My Philosophy: Teaching & Learning In An Online Environment

(Video clip retrieved from YouTube. My Philosophy, Boogie Down Productions.)

I teach in Technicolor; meaning, I use a mixture of visuals, multimedia, and metaphors to tell meaningful stories that relate to my students’ prior learning experiences. At present moment, I consider my role as a facilitator of learning to be a hybrid between coach and co-learner (Bull, 2013). As stated by Schönwetter, Sokal, Friesen, and Taylor (2002), I recognize that the dynamics of teaching and learning are subject to change; and so too will my future teaching philosophy. One aspect that will always remain true, is recognizing the context of the learner. I am cognizant and empathetic towards students who face personal barriers and hardships. I make a conscience effort to become aware of student’s academic needs and learning styles. My aim as an online teacher and facilitator is to be one who is adaptive in teaching and learning practices. Although my students perceive me as the subject of knowledge and experience, I continually strive to develop new perspectives and concepts surrounding the subjects that I teach. I believe that creating an effective online learning environment must develop learner–learner interactions through communication, collaboration, cooperation and community.

Building an Online Community

I believe creating a positive learning environment through social constructive collaboration is important in building an online community. Nurturing connections between student–student and student–teacher can assist in creating a network that helps the learner achieve their academic goals. According to Anderson (2008), “Students can work together in an online learning context to collaboratively create new knowledge.” Recently, a group of my peers and I conducted a week-long online facilitation. We discussed the topic of Instructor and Social Presence in an online learning environment. Our goal to was to enhance online community building by creating a positive learning environment where communication methods could be explored through various forms of multimedia. As a group, we decided to task members of our online community with discussing topics using any form of multimedia that made them feel comfortable. Students in our cohort chose to record their discussion using video, while others chose audio and animated slideshows to communicate their thoughts. These tasks allowed students to explore new technology while facing personal barriers of communication through the use of multimedia. Wilson (1996) refers to a positive learning environment as being a ‘setting’ or a ‘space’ wherein the learner acts, using tools and devices, collecting and interpreting information, and interacting perhaps with others (p.4).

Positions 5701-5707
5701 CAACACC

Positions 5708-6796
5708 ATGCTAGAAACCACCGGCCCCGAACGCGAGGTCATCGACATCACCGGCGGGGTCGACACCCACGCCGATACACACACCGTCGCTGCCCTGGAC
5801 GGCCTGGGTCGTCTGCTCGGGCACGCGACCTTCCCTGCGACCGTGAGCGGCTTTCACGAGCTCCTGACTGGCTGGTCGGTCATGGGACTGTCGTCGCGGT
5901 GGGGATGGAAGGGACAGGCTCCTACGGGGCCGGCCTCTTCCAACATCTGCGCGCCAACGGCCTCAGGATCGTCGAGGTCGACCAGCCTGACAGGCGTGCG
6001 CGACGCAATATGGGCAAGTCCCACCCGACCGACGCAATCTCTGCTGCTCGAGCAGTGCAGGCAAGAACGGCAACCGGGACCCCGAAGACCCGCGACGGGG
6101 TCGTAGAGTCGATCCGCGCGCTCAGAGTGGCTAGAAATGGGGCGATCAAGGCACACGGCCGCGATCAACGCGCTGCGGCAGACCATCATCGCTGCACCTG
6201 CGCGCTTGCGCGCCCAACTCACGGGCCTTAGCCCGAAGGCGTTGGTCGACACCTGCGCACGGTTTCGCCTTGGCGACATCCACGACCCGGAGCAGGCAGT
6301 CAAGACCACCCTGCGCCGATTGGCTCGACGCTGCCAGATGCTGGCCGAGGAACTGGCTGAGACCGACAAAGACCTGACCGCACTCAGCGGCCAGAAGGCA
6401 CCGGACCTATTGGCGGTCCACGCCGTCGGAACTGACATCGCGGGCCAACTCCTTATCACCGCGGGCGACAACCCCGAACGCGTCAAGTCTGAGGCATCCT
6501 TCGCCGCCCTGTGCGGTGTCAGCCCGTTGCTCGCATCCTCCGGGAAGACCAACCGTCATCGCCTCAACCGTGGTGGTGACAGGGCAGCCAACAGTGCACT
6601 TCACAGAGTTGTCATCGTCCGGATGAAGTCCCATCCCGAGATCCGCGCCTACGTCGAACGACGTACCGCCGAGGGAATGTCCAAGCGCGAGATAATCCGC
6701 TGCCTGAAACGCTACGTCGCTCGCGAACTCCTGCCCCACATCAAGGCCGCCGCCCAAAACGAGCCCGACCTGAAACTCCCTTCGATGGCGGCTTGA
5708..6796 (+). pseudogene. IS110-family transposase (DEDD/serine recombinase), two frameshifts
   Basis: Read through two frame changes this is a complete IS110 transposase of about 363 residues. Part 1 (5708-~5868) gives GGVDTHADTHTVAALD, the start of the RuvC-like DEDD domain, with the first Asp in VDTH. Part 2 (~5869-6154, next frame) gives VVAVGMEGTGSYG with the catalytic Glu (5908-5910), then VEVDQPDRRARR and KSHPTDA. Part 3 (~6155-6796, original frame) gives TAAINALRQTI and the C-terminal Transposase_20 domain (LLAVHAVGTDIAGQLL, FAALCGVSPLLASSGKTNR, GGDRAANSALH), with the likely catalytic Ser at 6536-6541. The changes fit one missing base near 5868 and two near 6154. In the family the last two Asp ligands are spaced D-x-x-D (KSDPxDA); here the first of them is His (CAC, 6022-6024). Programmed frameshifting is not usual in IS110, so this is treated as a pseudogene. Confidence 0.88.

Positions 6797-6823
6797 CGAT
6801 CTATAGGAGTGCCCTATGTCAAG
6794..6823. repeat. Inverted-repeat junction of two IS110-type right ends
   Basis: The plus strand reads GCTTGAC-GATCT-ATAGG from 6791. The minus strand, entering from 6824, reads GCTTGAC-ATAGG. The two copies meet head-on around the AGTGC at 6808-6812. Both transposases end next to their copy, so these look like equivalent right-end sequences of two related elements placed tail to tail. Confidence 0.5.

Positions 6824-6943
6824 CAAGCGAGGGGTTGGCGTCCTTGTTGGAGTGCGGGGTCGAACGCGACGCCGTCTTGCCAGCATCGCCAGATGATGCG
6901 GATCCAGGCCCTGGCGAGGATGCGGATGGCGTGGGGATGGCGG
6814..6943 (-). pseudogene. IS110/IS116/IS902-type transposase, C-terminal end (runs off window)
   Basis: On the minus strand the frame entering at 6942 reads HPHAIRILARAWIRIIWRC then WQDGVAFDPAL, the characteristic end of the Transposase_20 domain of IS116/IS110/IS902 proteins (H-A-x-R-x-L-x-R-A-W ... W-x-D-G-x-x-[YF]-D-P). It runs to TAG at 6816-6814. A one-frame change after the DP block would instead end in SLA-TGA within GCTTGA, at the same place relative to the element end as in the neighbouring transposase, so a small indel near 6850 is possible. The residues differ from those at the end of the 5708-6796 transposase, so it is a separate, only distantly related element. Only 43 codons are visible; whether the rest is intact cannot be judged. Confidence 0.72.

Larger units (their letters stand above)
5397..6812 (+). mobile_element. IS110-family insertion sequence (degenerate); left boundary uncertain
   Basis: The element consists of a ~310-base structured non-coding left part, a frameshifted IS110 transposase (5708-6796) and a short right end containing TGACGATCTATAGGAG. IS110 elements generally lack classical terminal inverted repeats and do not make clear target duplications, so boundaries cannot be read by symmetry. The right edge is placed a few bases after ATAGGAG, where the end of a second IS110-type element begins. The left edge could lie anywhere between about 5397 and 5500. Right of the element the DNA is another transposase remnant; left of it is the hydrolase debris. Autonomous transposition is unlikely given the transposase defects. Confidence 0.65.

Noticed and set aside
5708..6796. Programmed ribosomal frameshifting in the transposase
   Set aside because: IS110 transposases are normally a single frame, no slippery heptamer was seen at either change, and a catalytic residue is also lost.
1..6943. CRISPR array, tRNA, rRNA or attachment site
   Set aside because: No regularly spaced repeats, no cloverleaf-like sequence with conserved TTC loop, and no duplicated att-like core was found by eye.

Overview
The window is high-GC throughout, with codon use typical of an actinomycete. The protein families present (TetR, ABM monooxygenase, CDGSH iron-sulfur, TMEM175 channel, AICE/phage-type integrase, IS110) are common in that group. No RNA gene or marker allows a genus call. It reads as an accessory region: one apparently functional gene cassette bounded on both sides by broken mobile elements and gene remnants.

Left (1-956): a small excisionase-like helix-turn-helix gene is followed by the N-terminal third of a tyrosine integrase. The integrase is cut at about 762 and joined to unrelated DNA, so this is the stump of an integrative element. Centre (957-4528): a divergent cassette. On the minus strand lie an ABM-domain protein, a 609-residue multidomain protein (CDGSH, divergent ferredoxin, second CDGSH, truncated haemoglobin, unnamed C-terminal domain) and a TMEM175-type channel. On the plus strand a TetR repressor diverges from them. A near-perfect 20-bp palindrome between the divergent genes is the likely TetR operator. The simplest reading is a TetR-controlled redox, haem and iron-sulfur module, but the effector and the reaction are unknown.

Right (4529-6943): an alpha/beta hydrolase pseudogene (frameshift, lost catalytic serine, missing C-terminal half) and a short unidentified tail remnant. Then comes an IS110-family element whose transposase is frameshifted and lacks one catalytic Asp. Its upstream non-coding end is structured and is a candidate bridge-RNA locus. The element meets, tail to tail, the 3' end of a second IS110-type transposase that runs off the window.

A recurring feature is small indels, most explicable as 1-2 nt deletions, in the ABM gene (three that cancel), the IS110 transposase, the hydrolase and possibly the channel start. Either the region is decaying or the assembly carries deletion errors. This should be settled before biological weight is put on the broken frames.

Online Learning Activities